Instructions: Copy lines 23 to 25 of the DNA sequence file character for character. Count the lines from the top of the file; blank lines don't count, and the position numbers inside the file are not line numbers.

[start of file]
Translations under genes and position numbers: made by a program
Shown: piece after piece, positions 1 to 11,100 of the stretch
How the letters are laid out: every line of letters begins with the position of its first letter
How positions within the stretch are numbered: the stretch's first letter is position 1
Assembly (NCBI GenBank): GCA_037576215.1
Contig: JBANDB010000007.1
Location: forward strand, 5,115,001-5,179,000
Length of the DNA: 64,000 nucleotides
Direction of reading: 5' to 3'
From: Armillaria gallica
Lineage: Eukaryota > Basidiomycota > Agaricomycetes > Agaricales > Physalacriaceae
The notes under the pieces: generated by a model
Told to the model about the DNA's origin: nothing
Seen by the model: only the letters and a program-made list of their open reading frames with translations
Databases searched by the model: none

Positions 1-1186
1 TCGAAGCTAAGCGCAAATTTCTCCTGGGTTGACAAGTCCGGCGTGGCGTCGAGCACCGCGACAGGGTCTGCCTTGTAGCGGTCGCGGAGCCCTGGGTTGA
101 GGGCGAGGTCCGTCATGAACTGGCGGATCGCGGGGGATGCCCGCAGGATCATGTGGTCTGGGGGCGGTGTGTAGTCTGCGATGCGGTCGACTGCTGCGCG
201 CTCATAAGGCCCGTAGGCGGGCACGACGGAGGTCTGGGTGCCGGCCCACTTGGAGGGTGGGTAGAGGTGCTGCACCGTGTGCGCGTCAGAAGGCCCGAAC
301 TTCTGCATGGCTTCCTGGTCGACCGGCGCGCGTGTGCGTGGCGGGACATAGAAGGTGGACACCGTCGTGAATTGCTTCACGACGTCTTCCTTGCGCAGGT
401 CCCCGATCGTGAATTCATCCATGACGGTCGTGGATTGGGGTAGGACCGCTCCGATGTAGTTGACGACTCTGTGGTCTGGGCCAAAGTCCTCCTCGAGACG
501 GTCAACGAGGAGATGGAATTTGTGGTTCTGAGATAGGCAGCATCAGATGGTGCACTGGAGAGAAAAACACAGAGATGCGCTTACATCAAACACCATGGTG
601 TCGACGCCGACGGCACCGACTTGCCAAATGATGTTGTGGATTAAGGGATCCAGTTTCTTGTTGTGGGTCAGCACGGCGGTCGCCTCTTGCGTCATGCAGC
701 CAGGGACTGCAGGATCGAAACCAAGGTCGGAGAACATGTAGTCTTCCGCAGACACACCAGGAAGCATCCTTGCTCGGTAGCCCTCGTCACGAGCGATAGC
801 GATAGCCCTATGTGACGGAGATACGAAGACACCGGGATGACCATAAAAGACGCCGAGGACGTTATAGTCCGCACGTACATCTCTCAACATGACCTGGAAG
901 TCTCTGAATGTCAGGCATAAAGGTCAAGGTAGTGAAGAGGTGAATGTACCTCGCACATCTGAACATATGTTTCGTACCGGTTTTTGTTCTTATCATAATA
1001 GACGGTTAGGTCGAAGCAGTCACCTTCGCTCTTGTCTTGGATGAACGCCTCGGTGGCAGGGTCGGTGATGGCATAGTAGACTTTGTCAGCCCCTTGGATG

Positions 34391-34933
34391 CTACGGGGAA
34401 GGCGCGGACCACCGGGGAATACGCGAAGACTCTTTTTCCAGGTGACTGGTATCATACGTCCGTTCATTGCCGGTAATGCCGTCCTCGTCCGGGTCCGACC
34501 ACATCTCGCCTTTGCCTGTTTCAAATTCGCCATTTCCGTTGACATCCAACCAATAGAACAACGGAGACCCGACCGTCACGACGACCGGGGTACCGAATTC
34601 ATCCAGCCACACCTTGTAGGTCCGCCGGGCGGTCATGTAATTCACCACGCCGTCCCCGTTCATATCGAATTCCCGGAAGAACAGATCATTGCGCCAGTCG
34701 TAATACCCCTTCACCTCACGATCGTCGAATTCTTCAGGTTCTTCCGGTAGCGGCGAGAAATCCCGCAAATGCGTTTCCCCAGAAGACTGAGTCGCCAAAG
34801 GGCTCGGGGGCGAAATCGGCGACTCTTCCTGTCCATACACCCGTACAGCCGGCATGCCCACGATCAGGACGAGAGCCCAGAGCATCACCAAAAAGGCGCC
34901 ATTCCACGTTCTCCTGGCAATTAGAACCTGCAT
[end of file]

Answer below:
601 TCGACGCCGACGGCACCGACTTGCCAAATGATGTTGTGGATTAAGGGATCCAGTTTCTTGTTGTGGGTCAGCACGGCGGTCGCCTCTTGCGTCATGCAGC
701 CAGGGACTGCAGGATCGAAACCAAGGTCGGAGAACATGTAGTCTTCCGCAGACACACCAGGAAGCATCCTTGCTCGGTAGCCCTCGTCACGAGCGATAGC
801 GATAGCCCTATGTGACGGAGATACGAAGACACCGGGATGACCATAAAAGACGCCGAGGACGTTATAGTCCGCACGTACATCTCTCAACATGACCTGGAAG